One towerco putting such efforts into practice is Cellnex, the Spanish neutral host infrastructure provider that has become one of the largest mobile site operators in Europe through a number of major acquisitions (though it has now embarked on a new strategy that focuses on a portfolio revamp and debt reduction programme).
The company told TelecomTV that its Energy Transition Plan, which it initiated in 2021, includes numerous efforts that aim to increase environmental sustainability, including a pillar dedicated to the self-generation of power.
In one development, the towerco has carried out a pilot project to promote the self-production of solar energy. After testing different tools for energy self-consumption across radio and TV broadcasting and mobile sites, in 2022 it announced it was working on a plan to power 45% of its facilities in Spain with solar panels. At the time, Cellnex opted to improve the efficiency and sustainability of these sites, in terms of both cost and environmental impact, with a battery-less, panel-generated solar power approach.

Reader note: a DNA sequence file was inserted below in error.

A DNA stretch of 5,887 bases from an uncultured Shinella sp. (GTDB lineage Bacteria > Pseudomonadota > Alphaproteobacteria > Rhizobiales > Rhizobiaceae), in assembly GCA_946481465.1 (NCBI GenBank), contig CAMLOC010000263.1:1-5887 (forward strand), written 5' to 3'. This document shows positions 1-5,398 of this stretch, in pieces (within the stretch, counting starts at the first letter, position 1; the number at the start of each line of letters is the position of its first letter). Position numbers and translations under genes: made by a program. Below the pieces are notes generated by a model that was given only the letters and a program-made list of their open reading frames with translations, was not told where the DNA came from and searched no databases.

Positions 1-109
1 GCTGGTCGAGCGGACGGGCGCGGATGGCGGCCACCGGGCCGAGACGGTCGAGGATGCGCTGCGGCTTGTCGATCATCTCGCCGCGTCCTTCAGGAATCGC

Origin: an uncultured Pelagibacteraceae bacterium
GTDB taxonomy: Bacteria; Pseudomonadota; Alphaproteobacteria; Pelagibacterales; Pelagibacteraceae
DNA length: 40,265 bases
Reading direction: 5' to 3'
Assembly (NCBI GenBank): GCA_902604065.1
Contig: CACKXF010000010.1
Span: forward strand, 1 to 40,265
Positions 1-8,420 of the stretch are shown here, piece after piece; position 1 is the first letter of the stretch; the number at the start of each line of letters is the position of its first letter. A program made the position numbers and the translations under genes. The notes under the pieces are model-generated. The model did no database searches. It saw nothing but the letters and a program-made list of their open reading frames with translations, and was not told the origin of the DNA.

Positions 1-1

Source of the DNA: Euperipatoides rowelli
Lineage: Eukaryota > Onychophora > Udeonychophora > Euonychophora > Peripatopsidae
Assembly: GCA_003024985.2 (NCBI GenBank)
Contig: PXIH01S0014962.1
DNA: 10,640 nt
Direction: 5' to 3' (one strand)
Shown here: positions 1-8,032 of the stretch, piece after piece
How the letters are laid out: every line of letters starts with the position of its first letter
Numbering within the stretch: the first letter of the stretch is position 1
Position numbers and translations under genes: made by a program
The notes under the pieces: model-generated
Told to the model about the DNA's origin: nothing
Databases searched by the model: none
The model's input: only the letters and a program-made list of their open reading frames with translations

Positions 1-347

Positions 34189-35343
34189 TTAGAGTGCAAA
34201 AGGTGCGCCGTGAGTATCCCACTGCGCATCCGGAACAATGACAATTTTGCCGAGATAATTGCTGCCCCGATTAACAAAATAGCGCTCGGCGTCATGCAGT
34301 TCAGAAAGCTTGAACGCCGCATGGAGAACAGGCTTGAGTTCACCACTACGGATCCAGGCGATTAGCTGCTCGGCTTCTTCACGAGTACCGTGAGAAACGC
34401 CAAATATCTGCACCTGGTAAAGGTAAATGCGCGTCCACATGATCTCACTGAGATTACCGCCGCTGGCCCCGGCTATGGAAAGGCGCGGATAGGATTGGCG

Cellnex noted when it initiated the plan that it will apply the outcomes of its trials to other countries in which it has operations, adding that the northernmost countries come with greater challenges for energy generation due to fewer hours of power-generative sunlight. Its plan is to use this solar-energy method to supply more than 10% of its total energy needs with onsite self-generation by 2026.
In another pilot (again started in 2022), Cellnex tested and validated the use of aluminium-air batteries as backup power at its sites. The trial, which was conducted in Spain, saw a diesel generator set replaced with aluminium-air batteries, allowing renewable energy to be produced by hydroelectric power plants and then stored in blocks of aluminium. In order to generate usable energy from this, the aluminium is then combined with oxygen from ambient air, using “state-of-the-art air electrodes, in a totally silent process that generates no emissions or pollution,” the company explained.